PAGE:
Neville (Norway) Shutte's autobiography, "Slide Rule" contains several chapters on the simultaneous design of dirigibles R-100 and R-101 by private industry and the government respectively. The results are just as you might guess. Anyone with experience trying to make something technical work will find himself chuckling at the description of the design process used in the government effort.

I cannot recommend this book too highly to engineering types who I suspect will be as entertained as I was by the chapter which commenced with a caution that the non-technical might find it a bit opaque. The gist of it was that they iterated the design of the cable-stayed frames until no cables were any longer in compression.

May 25, 2015 at 11:22 PM | Registered Commenterjferguson

Just like windmills and solar panels I would suggest.

May 26, 2015 at 3:33 AM | Unregistered CommenterRealOz

Solar hot dog warmers.
Damn, why didn't think I think of that?
Not too late. Solar six-pack coolers, anyone?

May 26, 2015 at 7:56 AM | Unregistered CommenterMuon

dougieh, no sorry, it was a personal account but the company is a big name in engineering. One of the supporters of the notorious 10:10 campaign. My friend said the presentation was very persuasive but with the usual fibs that made us sceptics take notice and start asking questions. What the presentation didn't include was any suggestions how worrying about AGW should change how they did things. It was the height of the recession and lean and mean was essential for more pressing reasons than climate change. The whole thing made my friend quite cross and still hasn't any patience for talking about it.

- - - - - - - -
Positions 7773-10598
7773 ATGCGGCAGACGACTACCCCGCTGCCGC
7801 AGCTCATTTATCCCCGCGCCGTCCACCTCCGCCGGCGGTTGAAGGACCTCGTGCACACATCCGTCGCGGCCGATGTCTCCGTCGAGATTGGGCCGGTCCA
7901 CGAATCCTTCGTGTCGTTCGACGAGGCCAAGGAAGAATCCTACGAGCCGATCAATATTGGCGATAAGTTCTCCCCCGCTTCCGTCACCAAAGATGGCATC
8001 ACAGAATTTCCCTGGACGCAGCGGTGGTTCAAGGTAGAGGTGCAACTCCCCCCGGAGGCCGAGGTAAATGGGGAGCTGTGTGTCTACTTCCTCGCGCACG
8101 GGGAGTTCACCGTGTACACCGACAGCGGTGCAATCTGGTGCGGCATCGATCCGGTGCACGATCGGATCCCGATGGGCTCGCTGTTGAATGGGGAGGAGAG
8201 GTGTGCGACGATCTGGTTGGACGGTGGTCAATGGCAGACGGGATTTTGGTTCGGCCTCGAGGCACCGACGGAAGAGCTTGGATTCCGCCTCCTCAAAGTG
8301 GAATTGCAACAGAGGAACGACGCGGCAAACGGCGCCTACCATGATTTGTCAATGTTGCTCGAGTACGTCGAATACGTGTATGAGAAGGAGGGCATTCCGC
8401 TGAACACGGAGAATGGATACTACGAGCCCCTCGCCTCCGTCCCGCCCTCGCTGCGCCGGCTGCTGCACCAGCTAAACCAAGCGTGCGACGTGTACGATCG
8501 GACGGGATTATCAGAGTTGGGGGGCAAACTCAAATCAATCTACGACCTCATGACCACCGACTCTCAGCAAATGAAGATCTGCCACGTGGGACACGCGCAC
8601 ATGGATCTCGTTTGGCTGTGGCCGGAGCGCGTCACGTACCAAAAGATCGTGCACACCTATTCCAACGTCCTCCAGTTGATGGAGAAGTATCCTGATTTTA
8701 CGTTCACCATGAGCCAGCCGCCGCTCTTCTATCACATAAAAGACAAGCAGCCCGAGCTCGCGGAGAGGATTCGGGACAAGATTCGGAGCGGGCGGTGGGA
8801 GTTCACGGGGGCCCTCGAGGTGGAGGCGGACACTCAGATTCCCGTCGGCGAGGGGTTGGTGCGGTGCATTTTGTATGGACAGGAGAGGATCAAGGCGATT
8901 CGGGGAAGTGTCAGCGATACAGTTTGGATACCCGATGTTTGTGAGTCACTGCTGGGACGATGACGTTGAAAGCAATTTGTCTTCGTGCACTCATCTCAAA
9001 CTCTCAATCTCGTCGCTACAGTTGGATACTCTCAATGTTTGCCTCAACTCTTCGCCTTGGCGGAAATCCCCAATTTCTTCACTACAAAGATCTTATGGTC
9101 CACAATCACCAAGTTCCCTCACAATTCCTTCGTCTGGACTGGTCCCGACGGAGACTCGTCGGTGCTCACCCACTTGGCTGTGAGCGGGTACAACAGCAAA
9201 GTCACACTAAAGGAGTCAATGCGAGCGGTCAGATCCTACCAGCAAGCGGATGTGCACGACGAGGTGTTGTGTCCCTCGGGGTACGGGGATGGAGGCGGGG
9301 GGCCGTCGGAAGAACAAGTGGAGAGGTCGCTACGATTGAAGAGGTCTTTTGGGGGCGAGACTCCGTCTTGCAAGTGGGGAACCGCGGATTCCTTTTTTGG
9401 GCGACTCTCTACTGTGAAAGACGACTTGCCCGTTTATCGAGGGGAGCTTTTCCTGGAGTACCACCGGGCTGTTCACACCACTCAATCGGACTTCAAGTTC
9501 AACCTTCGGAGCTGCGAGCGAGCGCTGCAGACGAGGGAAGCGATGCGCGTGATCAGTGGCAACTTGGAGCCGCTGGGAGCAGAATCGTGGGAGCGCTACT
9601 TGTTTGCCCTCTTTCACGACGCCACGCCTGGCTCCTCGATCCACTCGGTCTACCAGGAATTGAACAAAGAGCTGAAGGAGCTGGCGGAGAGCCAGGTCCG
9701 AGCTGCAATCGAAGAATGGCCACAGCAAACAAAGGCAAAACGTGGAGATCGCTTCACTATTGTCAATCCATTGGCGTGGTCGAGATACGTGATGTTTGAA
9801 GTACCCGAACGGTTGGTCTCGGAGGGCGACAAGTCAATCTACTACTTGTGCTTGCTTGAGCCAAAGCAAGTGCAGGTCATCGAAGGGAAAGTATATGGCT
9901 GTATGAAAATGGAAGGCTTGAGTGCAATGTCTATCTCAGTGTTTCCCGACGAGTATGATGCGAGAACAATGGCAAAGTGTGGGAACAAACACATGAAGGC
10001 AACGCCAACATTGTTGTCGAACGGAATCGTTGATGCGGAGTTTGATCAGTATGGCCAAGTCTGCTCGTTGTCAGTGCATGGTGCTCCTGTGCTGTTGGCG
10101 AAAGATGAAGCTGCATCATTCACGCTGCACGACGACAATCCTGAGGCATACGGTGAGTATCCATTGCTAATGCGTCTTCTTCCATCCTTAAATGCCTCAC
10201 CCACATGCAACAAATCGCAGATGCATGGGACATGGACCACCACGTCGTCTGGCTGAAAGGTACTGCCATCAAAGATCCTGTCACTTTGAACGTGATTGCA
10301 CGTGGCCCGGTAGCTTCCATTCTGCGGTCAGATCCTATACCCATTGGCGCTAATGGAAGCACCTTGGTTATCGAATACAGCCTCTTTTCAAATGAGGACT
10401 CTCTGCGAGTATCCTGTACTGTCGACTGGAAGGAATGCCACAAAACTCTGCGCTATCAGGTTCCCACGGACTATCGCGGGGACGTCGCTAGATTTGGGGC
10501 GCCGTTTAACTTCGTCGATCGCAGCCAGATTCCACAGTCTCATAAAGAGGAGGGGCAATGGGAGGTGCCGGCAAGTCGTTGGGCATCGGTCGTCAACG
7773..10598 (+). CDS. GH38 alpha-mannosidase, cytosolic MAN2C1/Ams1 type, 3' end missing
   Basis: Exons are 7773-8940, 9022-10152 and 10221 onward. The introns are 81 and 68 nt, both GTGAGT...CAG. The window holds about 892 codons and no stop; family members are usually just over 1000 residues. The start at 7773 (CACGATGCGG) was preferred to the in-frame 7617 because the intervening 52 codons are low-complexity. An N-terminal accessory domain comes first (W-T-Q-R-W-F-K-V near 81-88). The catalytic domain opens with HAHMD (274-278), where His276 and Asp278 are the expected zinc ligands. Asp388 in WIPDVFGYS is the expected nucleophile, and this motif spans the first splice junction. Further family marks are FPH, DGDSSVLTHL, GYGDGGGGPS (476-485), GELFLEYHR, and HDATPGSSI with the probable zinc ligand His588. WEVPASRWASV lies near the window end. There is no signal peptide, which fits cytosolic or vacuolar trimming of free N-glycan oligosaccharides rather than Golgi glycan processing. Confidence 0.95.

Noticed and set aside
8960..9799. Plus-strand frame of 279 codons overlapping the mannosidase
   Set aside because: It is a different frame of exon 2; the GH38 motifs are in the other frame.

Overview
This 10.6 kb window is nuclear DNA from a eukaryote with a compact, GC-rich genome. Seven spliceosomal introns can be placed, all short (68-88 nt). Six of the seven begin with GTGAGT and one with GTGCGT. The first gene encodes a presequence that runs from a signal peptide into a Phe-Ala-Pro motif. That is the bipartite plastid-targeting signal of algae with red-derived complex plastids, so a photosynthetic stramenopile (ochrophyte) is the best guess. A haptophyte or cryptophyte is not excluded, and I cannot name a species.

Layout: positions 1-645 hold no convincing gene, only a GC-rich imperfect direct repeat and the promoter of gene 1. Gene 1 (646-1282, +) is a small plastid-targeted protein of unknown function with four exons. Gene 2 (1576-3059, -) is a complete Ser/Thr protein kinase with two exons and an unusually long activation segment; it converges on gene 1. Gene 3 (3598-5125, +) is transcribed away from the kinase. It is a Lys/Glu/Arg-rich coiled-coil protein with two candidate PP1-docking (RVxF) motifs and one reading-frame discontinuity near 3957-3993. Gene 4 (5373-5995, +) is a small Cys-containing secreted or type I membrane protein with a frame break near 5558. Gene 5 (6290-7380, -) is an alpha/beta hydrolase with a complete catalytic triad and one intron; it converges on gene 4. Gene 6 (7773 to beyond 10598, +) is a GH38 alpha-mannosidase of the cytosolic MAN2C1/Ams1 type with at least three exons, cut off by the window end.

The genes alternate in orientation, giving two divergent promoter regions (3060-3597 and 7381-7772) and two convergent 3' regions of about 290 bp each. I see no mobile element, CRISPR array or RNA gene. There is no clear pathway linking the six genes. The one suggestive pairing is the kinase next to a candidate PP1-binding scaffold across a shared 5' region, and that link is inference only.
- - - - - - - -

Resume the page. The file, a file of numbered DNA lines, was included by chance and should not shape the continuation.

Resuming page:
May 26, 2015 at 8:29 AM | Unregistered CommenterTinyCO2

"the average UPS (or FedEx) package truck gets about 10 mpg and drives about 12,000 miles per year"

I hate to criticise a fellow engineer, but should that not be 120,000 miles?

May 26, 2015 at 9:09 AM | Registered Commenterjamesp

figure 120,000/52/6/10=38+ average miles per hour. this cannot be correct for urban environments including stops.

Maybe figure 52 week year, 6 day week, 10 hour day, 50% drive time, urban 20 mph speed when driving
52*6*10/2*20= 31,200 which might be closer, so maybe 12k isn't that far off.

May 26, 2015 at 1:33 PM | Registered Commenterjferguson